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Tooth Enamel

Have questions about the structure of your teeth, sensitivity, or your tooth enamel? Our dentists took some time to share information and answer common patient questions to help educate about what makes up your teeth and proper oral health. View the table of contents below to learn more or find your question and get an answer from one of our dentists!

Dr. Mike DesRosiers

 

 

The following content was provided by Dr. Michael DesRosiers, LVIF Certified General Dentist, and has been medically reviewed for accuracy. Some relevant links have been added to audio transcripts to provide resources for additional information.

 

What is your tooth enamel? What is tooth enamel made of?

Answer provided by Dr. Michael DesRosiers. Transcript included below.

Dr. Michael DesRosiers:
So the tooth enamel is the outer most portion of your tooth. It’s the white part of your tooth. It is really the hardest substance in your body. It’s a very calcified, hard tissue that covers the outside of your tooth. So when you look at a tooth in your mouth or in the mirror, the white portion of the tooth that you see is the enamel. That’s all the outermost portion of the tooth.

Are sports and energy drinks damaging my teeth?

Answer provided by Dr. Michael DesRosiers. Transcript included below.

Dr. Michael DesRosiers:
So any kind of drink that contains a lot of sugar, and some of those do, theoretically can cause trouble with those teeth. They’re popular things for different things, electrolyte replacement and things like that, when it’s hot, to make sure that we’re staying replenished in that way. It’s a quick and easy and fast way to do that. But it’s really important after you’re done to brush your teeth, or the very least, as soon as you can, rinse your mouth with water to get those those sugary substances off of your teeth that can cause cavities.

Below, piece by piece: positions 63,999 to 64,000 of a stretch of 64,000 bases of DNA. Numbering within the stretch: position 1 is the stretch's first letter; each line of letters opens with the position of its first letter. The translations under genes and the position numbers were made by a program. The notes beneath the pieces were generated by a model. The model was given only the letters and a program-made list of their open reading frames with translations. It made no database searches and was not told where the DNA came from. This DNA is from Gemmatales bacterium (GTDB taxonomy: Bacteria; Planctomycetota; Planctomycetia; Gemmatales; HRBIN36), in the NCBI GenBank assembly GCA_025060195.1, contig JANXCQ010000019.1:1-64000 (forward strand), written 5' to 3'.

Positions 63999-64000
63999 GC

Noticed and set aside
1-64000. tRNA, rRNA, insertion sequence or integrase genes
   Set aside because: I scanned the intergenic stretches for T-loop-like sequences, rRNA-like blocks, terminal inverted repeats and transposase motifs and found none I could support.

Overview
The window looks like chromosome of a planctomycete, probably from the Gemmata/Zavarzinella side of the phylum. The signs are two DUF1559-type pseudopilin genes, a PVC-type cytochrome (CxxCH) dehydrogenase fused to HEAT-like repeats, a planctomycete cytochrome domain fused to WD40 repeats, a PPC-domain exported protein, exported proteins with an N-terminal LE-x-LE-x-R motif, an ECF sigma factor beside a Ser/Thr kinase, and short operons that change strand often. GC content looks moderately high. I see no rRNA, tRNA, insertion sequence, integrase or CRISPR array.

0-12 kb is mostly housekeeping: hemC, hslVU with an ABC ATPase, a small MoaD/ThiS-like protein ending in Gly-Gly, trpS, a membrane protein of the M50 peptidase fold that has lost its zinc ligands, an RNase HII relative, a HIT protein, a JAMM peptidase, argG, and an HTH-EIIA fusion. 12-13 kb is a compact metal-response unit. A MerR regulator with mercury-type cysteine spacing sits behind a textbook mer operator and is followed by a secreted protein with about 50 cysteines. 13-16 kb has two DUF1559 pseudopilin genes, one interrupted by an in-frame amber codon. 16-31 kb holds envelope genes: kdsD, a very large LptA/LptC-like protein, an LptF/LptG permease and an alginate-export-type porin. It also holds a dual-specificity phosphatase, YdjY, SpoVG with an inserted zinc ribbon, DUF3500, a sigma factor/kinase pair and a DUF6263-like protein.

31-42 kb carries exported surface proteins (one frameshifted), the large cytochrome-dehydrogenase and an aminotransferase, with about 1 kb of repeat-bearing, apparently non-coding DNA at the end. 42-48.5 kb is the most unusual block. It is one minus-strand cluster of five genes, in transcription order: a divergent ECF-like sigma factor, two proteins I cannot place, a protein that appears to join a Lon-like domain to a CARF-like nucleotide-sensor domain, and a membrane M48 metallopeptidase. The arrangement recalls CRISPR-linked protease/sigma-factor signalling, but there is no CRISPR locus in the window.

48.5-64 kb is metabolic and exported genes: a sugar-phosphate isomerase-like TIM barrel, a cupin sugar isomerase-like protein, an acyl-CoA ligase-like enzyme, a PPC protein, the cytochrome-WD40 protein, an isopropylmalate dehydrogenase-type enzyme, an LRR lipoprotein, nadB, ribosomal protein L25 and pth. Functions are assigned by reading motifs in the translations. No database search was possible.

Is spicy food bad for my teeth?

Answer provided by Dr. Michael DesRosiers. Transcript included below.

Dr. Michael DesRosiers:
Spicy food is not inherently bad for your teeth. There are some people that have conditions where spicy foods will aggravate the soft tissues in your mouth, but by and large, spicy foods in and of themselves don’t cause trouble for your teeth.

Are diet sodas bad for your teeth?

Answer provided by Dr. Michael DesRosiers. Transcript included below.

Dr. Michael DesRosiers:
Diet sodas are a little bit better, because they don’t have sugar in them. So they are a little bit, a better compromise, but the best thing is water because there still are some acids and things like that in diet sodas that can wear away at your teeth over time. Water is the best thing you can possibly put in your mouth. It’s the greatest. But between a regular soda and a diet soda, there is a benefit to the diet soda in that they don’t typically contain sugar.

Why are my teeth so sensitive?

Answer provided by Dr. Michael DesRosiers. Transcript included below.

Dr. Michael DesRosiers:
There’s a lot of different reasons why your teeth can be sensitive. If you have areas of recession on your teeth, whereas, the dentin under your teeth has been exposed to the outside and the enamel has worn away some, that will typically be temperature sensitive. Having a discrepancy in the bite. So if you’ve had a filling done or had orthodontic treatment that has changed your bite and the way that your teeth hit, that can make teeth sensitive.

There are just so many reasons why your teeth can be sensitive. If you have a cavity in your teeth, that will tend to be temperature sensitive and sometimes can even become sensitive spontaneously. So there’s a lot of different reasons why that can happen. Cracks in teeth as well. If you’ve, over time, developed a crack in a tooth, that will become sensitive with pressure, chewing, sometimes hot and cold. And so, there’s just many different reasons why teeth can become sensitive.